September 27, 2015 at 8:48am MST: There will be a Total Lunar Eclipse. If it is night at your location at this time then the eclipse will be visible. The entire process takes about 5 hours, but will only be obvious for 3 hours.

October 1, 2015: It is possible the Comet C/2013 US10 Catalina will be visible to the naked eye. It will continue to brighten over the next month.

October 21 & 22, 2015: The Orionids Meteor Shower will occur with up to 20 meteors per hour. While these days are the peak, the full shower runs from October 2nd until November 7th. These showers are caused by the left over dust grains from Hailey’s Comet. The shower will appear to originate from Orion, but can be seen in the whole sky.

Nov 5 & 6, 2015: The Taurids Meteor Shower will occur with up to 10 meteors per hour. While these days are the peak, the full shower runs from September 7th until December 10th. These showers are caused by the left over dust grains from two objects Asteroid 2004TG10 and Comet 2P Encke. The shower will appear to originate from Taurus, but can be seen in the whole sky.

Nov 13 & 14, 2015: The Leonids Meteor Shower will occur with up to 15 meteors per hour. While these days are the peak, the full shower runs from November 6th until November 30th. These showers are caused by the left over dust grains from Tempel-Tuttle. The shower will appear to originate from Leo, but can be seen in the whole sky.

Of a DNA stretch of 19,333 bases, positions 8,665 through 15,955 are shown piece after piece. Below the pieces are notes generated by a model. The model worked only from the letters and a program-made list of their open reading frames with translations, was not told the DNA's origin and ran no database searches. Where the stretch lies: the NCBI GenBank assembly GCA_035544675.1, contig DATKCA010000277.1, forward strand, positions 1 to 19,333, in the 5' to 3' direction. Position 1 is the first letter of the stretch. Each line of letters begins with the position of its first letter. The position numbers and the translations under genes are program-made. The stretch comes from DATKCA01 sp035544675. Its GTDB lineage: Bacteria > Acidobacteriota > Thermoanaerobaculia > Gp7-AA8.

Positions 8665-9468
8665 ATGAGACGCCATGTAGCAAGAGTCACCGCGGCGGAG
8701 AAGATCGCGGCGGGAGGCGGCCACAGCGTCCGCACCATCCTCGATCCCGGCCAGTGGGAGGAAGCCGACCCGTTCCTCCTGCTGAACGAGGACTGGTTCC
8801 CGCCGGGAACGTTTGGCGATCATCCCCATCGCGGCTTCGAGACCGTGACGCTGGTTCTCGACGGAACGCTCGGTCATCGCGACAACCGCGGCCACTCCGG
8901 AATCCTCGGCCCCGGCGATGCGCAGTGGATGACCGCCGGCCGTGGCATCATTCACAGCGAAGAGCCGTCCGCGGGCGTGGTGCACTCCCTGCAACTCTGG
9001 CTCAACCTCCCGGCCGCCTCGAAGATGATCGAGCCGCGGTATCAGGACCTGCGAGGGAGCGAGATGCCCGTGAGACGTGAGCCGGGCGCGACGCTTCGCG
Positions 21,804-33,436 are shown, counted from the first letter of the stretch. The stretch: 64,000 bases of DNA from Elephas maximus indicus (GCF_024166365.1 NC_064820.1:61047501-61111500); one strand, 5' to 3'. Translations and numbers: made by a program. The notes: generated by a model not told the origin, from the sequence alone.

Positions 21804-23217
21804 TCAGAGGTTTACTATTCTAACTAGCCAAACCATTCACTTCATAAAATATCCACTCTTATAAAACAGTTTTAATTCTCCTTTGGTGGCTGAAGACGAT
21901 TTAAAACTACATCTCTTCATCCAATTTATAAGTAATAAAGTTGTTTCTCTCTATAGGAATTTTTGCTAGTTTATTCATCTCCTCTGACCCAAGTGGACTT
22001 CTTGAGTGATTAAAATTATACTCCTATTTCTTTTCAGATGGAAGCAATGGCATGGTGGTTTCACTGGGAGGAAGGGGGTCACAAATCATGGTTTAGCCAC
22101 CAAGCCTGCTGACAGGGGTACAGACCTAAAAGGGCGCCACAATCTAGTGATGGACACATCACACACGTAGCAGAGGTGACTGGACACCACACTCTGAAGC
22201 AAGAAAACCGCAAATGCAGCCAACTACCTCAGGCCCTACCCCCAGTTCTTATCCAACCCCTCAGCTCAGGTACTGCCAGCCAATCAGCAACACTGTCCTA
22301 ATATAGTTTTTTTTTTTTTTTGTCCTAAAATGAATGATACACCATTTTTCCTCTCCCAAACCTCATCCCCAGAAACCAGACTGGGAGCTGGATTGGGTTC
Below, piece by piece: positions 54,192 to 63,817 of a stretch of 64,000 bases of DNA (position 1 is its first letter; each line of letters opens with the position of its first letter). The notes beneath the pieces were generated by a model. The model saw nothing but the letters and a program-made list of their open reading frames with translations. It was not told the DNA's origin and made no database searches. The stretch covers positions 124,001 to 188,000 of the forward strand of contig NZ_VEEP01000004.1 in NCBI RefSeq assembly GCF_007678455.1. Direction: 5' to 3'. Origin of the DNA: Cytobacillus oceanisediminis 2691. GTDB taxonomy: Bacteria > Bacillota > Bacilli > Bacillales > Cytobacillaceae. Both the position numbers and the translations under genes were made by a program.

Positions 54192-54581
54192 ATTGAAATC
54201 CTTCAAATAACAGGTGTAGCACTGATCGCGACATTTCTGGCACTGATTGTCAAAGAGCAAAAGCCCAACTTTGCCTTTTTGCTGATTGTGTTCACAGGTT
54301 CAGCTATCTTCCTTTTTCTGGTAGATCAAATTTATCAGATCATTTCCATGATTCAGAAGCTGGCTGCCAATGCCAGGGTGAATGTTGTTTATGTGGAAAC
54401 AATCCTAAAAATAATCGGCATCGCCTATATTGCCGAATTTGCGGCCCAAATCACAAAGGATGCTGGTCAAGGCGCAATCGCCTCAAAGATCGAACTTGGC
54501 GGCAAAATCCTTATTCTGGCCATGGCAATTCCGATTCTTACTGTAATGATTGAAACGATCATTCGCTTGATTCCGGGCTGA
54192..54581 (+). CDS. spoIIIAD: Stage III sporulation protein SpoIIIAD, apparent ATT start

Dec 13 & 14, 2015: The Geminids Meteor Shower will occur with up to 120 meteors per hour. While these days are the peak, the full shower runs from December 7th until December 17th. These showers are caused by the left over dust grains from the asteroid 3200 Phaethon. The shower will appear to originate from Gemini, but can be seen in the whole sky.

Dec 22, 2015: The Ursids Meteor Shower will occur with up to 10 meteors per hour. While these days are the peak, the full shower runs from December 17th until December 25th. These showers are caused by the left over dust grains from the comet Tuttle. The shower will appear to originate from Ursa Minor (the Little Dipper), but can be seen in the whole sky.

December 22, 2015: This is the winter solstice. The Southern Hemisphere is the most tilted towards the Sun and the Northern Hemisphere is most tilted away from the Sun. This means the Northern Hemisphere will have its longest night and the Southern Hemisphere will have its longest day.

Enjoy the Sky!
Jennifer Jones
ACC Astronomy Faculty